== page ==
As for honor roll as someone mention, yes, yes it pathetic, seventy five percent here for honor, SEVENTY FIVE PERCENT! That’s nothing to be particularly proud of and doesn’t deserve that much credit, a high honors is eighty five or is it eighty’ seven well either way it should be far higher as it is “high” honors, there shouldn’t be a crowd of people receiving it, as there is here every year. It should remain for those who have truly earned the recognition, an average over ninety at the least.

As it stands I can’t really say that these rules now hold true for me as I’m not technically part of the Canadian curriculum anymore, but instead part of the IB curriculum, and as it stands they are much, much, much tougher and that is no hyperbole!

As one last note to you the educators, please try and work together. When assigning homework have some idea of what other teachers are assigning and when their due dates are, it is just the second week of school yet I am buried in work and that leaves me little time for extracurricular. This is fundamental, especially in IB where one needs fifty hours volunteer time, fifty hours sports and fifty arts. So please don’t overload your students.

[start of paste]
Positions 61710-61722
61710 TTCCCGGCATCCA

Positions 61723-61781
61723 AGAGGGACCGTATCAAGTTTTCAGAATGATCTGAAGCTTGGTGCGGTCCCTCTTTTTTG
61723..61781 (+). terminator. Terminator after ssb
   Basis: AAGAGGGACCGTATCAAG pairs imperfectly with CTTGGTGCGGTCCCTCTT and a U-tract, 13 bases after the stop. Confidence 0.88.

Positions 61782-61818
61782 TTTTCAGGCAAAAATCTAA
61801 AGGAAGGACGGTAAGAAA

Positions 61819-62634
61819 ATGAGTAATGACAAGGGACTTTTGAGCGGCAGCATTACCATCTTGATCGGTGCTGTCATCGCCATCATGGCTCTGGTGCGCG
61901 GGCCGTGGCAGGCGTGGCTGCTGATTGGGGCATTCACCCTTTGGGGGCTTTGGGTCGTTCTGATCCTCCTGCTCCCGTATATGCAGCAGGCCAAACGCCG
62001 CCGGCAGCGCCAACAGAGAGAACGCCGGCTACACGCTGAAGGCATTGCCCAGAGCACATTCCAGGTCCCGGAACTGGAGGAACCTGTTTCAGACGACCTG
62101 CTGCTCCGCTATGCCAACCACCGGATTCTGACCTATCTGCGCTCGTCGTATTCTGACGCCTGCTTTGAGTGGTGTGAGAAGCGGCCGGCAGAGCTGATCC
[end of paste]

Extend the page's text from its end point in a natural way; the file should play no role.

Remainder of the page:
Anyway I have to return to my Lab on the Randomness of Degeneration (Its work on the random degeneration of Sr-90, where measuring the beta-particles it gives off ) fun stuff eh!

- A Canadian student

The Science Goddess said...

Thank you for the very thoughtful comment!

I am hoping that my students can help me continue to shape my grading practices over time so that they reflect what they need most.

bbop said...

Our district is in the process of reforming grading practices. Our school has mandated that zeros not be given nor penalties assessed for late submission of assignments. If you consider that reports on achievement and progress are supposed to be focused on what students can demonstrate they know, a a score that is reduced for lateness doesn't really accurately portray a student's knowledge.
If there are a significant number of assignments not handed in I can record that I have insufficient evidence to assess that particular student's progress and defer a grade/mark to the next reporting period.